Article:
This event discussed innovative ways in which the international community might tackle catastrophic risks to civilisation such as climate change, food & water security, nuclear war, bio-terrorism, disease, epidemic and antimicrobial resistance.

Mats Andersson, Vice Chairman, Global Challenges Foundation
Rob Bailey, Research Director, Energy, Environment and Resources, Chatham House
Thomas Hale, Associate Professor, Global Public Policy, Blavatnik School of Government, University of Oxford
Prof David Heymann, Professor of Infectious Disease Epidemiology, London School of Hygiene and Tropical Medicine; Head of the Centre on Global Health Security, Chatham House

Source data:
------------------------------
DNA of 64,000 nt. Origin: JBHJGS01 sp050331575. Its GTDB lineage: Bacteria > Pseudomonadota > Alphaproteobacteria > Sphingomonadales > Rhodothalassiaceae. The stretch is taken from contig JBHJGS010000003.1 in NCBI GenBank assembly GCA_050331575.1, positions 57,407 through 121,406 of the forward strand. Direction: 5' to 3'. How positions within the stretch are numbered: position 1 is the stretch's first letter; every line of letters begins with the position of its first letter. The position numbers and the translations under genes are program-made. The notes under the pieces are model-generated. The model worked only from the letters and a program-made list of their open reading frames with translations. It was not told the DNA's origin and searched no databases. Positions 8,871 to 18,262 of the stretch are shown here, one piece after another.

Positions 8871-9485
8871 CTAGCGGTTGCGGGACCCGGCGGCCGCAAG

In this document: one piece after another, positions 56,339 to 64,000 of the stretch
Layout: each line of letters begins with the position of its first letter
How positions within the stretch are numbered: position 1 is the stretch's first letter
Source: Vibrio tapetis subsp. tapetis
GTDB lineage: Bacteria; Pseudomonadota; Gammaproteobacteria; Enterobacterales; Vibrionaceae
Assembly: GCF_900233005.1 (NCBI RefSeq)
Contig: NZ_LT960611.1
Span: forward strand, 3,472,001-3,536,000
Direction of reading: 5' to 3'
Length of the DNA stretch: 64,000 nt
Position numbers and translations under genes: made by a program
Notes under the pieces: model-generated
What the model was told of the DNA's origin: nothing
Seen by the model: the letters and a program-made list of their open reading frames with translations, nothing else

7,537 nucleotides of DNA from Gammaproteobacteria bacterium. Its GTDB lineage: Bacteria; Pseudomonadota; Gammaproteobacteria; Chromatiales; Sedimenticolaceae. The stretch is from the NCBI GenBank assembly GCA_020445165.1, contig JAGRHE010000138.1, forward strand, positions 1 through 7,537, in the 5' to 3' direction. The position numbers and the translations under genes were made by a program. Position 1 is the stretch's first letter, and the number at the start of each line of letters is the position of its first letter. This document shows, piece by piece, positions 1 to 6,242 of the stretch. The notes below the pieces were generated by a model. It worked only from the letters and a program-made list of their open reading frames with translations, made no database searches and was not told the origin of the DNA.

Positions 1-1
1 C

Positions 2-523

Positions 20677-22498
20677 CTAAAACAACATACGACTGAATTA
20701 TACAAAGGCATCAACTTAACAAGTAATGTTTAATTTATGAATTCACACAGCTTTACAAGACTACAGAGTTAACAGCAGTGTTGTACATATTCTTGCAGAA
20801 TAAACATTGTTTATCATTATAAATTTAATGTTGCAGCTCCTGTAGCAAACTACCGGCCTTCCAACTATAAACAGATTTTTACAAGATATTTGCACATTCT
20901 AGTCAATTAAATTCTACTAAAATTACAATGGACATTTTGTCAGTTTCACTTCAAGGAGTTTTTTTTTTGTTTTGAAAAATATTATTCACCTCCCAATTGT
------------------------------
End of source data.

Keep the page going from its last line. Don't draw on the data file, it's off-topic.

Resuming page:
Dr Patricia Lewis, Research Director, International Security, Chatham House
Chair: Sebastian Farquhar, Director, Global Priorities Project 

01:13:11

Overview

This event discussed innovative ways in which the international community might tackle catastrophic risks to civilisation such as climate change, food & water security, nuclear war, bio-terrorism, disease, epidemic and antimicrobial resistance.

Have recent multinational efforts to tackle climate change, international conflicts and virus outbreaks provided hope for the ability of global governance to tackle civilisation’s greatest challenges? Or do such attempts at collaboration simply serve to highlight that our systems of international governance are not built to unite humanity to solve its greatest existential challenges?

More information at How Should Global Catastrophic Risks be Managed?